Originally published in 1968. A critical interpretation of Chaucer's narrative poetry which concentrates on three major groupings - the early love-visions, the ‘tragedye’ of Troilus and Criseyde, and the Canterbury Tales. Emphasis is laid on Chaucer as an oral narrator and on the varying skills which this role encourages and sustains. The quotations are liberal and throughout help is given to the reader unfamiliar with Middle English.
Table of Contents
Foreword. Introduction 1. Adventures of a Dreamer: The Book of the Duchess, The House of Fame, The Parliament of Fowls 2. The Writer as Dependant: Troilus and Criseyde (I) 3. Tragedye and Tragedy: Troilus and Criseyde (II) 4. A Return to Authority: The Legend of Good Women 5. Tales and Tellers: The Canterbury Tales (I) 6. Auctoritee and Pref: The Canterbury Tales (II)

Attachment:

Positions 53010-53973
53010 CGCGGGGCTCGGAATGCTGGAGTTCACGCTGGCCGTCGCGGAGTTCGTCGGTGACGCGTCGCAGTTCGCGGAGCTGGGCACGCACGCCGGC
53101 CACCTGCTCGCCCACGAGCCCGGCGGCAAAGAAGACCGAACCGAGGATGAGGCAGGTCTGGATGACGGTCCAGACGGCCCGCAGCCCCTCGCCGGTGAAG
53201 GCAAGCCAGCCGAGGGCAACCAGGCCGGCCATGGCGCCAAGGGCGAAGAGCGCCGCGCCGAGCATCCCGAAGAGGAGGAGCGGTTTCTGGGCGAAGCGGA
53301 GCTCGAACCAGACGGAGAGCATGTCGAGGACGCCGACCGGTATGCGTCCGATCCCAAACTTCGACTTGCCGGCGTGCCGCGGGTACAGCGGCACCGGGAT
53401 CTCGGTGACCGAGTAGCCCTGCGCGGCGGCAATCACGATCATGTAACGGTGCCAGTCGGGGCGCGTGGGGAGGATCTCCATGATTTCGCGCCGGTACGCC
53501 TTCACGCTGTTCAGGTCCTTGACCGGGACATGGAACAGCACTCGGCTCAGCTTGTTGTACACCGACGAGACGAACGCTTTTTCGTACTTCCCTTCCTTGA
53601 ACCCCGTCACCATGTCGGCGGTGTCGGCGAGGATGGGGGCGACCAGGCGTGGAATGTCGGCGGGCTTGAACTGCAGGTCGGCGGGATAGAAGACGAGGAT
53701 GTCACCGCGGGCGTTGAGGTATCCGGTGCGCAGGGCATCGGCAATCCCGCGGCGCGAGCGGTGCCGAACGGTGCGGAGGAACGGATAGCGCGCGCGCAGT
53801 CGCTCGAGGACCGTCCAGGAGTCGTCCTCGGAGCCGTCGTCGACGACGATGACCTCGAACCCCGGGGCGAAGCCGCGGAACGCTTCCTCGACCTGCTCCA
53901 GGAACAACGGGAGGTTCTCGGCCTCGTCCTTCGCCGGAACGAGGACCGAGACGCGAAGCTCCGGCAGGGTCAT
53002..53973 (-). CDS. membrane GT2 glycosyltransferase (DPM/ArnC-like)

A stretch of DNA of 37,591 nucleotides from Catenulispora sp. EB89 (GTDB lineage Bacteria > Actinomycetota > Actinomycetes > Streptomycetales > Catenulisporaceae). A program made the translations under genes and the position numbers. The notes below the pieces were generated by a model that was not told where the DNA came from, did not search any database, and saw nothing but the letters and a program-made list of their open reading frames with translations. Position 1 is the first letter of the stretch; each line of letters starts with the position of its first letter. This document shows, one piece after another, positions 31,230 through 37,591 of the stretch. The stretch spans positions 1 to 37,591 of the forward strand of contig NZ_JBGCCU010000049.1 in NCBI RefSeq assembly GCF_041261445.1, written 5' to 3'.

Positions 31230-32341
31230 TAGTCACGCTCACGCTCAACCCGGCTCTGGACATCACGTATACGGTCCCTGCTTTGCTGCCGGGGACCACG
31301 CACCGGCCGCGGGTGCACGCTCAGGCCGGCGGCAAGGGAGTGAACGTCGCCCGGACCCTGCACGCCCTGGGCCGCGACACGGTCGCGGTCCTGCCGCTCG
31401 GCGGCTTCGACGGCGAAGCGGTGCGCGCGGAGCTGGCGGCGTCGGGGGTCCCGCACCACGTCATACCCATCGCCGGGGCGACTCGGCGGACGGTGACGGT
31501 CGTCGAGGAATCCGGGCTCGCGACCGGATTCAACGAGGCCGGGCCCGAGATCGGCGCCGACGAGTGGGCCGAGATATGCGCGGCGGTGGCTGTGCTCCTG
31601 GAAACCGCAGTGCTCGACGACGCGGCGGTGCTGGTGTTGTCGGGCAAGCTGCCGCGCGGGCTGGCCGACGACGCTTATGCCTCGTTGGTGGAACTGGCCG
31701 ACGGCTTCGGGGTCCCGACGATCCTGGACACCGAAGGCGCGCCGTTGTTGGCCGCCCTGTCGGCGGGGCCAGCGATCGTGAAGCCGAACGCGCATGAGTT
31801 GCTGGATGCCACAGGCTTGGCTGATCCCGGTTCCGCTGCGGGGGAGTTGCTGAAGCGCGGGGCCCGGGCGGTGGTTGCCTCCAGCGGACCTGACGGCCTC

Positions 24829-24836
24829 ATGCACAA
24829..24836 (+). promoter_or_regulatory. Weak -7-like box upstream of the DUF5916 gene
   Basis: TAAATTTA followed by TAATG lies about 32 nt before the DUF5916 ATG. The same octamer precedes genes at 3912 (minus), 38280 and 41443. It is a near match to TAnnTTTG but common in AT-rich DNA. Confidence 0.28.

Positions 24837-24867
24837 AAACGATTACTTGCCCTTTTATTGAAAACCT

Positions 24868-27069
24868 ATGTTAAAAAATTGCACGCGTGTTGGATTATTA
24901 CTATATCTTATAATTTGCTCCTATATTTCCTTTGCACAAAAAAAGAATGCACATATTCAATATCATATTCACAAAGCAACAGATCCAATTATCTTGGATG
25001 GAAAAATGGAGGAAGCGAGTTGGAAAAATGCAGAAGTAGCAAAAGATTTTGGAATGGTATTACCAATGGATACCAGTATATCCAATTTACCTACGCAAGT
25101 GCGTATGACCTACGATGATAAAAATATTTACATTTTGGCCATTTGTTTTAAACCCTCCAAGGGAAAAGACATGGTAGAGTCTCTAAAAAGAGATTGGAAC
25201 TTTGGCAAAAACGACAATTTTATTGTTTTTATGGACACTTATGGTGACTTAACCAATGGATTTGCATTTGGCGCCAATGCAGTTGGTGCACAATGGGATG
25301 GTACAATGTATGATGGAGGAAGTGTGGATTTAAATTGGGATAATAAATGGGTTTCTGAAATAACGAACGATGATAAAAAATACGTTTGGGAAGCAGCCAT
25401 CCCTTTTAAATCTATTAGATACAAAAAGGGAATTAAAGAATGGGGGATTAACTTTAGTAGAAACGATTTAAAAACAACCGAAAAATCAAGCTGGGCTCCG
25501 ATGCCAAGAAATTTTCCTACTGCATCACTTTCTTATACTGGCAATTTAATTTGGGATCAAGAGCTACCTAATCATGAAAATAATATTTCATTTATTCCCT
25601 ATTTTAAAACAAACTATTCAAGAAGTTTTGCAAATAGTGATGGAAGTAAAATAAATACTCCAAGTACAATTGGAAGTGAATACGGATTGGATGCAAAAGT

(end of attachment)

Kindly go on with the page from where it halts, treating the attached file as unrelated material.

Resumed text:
Review of the original publication:
"The treatment of the tales is wise and balanced . . . his examination of key medieval oppositions, such as authority and experience, brings us close to the heart of Chaucer's achievement." Cambridge News